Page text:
Successful entrepreneurs increasingly turn their hand to VC, with the benefit of having been on the other side of the table and understanding how entrepreneurs think. But these natural dreamers often revise their romantic view once they have a portfolio to manage, and it’s their own cash on the line, realizing that investment requires a shift in mindset. Dreamers work well with other ‘true entrepreneurs’ who are in it for the journey, not the destination, and with whom they can share their lessons and experience. They will steer clear of founders with a more pragmatic outlook, or who are focused on the end game rather than the process. But if the chemistry is right, they can be a huge asset and supportive force.

  • Interested in: Born entrepreneurs
  • Approach: Supportive
  • Communication style: As and when needed

The Product Maniac – AKA The Scientist

The most technically minded of all VCs, Product Maniacs are ex-scientists or engineers who put the quality of the product and technology above all else. This means that they are excellent at spotting technical flaws, or where founders may have embellished a product’s capabilities. However, their product obsession can mean they have blind spots in other areas, such as understanding big picture trends and market momentum and may clash with founders who take a less perfectionist approach to product readiness. Naturally, they like to work with other technical and product minds, who love refining and iterating new features and modules, as well as in businesses where deeptech or extensive R&D are involved.

  • Interested in: Great products and technology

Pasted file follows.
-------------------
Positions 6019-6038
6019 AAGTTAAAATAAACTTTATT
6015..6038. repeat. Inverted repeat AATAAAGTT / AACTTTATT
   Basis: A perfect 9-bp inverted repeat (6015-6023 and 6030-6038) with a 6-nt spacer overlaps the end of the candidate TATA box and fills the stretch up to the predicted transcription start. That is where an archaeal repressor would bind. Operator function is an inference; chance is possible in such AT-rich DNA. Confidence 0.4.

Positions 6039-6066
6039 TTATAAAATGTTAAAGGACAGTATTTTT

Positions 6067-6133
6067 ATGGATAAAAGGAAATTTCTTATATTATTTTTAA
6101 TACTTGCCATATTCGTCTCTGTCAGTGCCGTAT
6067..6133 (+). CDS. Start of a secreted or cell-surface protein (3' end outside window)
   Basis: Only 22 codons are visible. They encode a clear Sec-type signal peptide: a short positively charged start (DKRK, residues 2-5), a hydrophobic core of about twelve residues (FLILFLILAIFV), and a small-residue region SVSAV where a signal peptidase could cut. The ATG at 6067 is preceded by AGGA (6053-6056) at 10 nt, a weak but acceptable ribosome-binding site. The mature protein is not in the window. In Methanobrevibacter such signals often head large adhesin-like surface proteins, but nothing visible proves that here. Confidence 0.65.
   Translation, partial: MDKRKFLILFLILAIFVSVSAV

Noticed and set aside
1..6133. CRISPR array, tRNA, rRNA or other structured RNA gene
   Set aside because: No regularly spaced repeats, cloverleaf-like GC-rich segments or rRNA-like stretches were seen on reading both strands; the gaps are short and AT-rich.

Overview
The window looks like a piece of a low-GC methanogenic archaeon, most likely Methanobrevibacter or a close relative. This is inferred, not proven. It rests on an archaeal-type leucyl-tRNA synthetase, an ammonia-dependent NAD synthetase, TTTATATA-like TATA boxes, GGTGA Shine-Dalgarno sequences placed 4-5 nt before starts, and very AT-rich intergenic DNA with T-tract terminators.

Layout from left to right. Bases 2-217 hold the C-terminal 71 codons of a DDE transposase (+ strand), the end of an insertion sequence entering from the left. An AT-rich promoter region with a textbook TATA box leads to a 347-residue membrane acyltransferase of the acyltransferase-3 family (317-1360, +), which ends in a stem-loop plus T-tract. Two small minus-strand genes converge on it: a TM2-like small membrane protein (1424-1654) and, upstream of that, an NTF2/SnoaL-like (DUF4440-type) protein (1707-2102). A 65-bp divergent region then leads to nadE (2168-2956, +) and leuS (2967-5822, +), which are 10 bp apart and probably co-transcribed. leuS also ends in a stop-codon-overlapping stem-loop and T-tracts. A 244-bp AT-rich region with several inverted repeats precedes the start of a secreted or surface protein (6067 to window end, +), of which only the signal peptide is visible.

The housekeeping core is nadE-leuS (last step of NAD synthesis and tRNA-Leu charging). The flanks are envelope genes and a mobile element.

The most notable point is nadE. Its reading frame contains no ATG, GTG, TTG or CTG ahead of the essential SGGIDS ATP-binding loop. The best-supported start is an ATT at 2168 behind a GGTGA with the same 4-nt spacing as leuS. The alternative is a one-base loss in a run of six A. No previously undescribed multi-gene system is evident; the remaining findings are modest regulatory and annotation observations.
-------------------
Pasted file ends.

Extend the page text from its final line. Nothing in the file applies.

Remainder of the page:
• Approach: Manage the product not people
  • Communication style: Aligned with product sprints and launches

The Activists – AKA The Career VC

A more generalist breed of investor, Activists love to get their hands dirty, by working closely with founders and adapting their support to the needs of the startup. Without a specialist focus area, or a single core skill internally, their USP is their Rolodex, containing an extensive network of contacts, to whom they can connect entrepreneurs when needed. They rely on working with founders who are open to communicating their challenges and honest about where they need help or have gaps in their skillset. Those who don’t like this kind of transparency and ongoing input could find themselves in uncomfortable territory.

  • Interested in: Growth cases and well-balanced entrepreneurs
  • Approach: Active and flexible
  • Communicate: Constantly

There is no right or wrong way of approaching VC, just as there is no right or wrong way of building a successful business. All tribes can be effective, but it depends on the underlying opportunity and the needs and preferences of each startup. That’s why extensive due diligence is so important for both sides, before drawing up terms.

And this due diligence will only become more important as we see more specialization emerging across the sector. The next generation of entrepreneurs will have even more investment options, and VCs will need to work harder to differentiate themselves. Partnership and adding value will become even more important. Startups must be demanding, and only move forward once they’ve found the tribe that works for them.

Original Forbes Article